Morphological characterization and genetic divergence of a cashew population in Floriano, Piauí, Brazil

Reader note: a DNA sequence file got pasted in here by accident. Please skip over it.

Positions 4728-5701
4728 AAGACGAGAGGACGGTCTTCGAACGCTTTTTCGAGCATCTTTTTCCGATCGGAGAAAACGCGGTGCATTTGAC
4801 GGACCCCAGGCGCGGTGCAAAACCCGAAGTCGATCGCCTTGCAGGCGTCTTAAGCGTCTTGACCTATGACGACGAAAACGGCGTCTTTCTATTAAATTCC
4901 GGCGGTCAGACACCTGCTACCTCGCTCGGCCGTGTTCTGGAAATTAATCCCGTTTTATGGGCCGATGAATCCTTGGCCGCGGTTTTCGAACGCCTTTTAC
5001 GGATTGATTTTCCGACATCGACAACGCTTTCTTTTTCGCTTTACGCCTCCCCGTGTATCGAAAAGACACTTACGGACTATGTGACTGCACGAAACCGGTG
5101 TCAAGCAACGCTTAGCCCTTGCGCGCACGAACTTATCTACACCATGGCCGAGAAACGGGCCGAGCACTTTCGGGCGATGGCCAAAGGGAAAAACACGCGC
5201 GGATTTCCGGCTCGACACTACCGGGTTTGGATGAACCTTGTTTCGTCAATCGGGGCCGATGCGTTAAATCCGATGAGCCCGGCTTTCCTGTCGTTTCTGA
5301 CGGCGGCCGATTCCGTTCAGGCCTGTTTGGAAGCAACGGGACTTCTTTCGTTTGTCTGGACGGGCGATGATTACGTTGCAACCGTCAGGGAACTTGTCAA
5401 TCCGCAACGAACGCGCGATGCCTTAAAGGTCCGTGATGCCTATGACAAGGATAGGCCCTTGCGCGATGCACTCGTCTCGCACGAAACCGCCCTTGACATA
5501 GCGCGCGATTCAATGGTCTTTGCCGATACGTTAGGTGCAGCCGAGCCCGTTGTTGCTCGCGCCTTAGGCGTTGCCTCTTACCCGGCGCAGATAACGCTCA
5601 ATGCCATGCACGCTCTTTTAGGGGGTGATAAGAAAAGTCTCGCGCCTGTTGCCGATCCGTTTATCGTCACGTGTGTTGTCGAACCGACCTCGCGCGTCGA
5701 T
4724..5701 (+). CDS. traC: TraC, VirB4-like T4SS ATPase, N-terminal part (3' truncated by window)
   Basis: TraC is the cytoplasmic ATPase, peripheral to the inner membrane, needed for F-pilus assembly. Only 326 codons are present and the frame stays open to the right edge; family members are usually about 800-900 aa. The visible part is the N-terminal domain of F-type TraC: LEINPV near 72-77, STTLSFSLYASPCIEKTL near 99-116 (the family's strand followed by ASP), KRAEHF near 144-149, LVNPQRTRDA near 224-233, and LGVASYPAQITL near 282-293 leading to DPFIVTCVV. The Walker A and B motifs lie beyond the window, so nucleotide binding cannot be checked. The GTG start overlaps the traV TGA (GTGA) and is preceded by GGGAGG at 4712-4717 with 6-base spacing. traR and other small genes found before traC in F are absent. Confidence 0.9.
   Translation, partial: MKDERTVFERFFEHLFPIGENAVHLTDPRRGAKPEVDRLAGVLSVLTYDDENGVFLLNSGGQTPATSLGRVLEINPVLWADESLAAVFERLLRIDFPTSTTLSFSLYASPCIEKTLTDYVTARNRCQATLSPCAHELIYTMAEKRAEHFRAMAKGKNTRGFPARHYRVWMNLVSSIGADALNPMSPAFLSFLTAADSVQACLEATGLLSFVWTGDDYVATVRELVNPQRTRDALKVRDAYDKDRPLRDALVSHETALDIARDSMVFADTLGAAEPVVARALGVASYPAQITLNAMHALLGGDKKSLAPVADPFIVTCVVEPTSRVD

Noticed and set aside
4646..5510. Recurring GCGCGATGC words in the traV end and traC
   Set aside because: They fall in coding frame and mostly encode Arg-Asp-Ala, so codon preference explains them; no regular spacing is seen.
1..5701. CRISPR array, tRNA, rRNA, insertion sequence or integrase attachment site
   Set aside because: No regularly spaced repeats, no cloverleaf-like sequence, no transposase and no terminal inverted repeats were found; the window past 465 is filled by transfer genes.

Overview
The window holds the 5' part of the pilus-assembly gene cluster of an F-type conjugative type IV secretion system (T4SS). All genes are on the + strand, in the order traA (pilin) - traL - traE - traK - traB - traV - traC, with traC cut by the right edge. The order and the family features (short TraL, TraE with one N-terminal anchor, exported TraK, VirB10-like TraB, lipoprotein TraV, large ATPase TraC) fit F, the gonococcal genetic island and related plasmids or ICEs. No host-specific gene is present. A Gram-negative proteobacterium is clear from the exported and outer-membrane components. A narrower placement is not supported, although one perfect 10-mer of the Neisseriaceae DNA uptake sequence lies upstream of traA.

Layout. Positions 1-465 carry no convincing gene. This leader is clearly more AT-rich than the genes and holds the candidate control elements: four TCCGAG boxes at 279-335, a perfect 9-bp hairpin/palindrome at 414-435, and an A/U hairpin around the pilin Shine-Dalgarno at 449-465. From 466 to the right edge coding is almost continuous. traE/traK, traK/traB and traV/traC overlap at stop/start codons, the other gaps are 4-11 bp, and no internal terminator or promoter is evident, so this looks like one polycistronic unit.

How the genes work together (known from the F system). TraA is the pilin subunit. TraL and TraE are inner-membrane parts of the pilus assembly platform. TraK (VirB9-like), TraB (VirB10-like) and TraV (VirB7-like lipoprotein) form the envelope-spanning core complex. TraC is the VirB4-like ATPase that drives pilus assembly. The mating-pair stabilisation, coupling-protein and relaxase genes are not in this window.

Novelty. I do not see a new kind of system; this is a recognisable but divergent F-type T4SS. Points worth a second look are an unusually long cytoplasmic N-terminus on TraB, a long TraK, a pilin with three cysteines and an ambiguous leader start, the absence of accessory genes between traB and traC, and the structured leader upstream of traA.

Anacardium occidentale (cashew) is a tropical tree species that occurs mainly in northeastern Brazil. The species has great socioeconomic importance for rural populations. We investigated the genetic diversity of a natural cashew population in a rural area of Floriano, State of Piauí, Brazil. We quantitatively evaluated 12 natural variables related to the inflorescence, the cashew nut (fruit), and the peduncle (pseudofruit) in 35 trees (numbered sequentially G1-35). The characteristics of the peduncle (pseudofruit) appeared as the variables that most contributed to genetic divergence, while characteristics related to the inflorescence contributed less to the morphological differentiation. Multivariate statistics, employing principal component analysis evidenced that the first three principal components explained 81.72% of the total variance. Cashews G-3 and G-8 were identified as the most divergent, with G-3 demonstrating the greatest peduncle lengths and weights.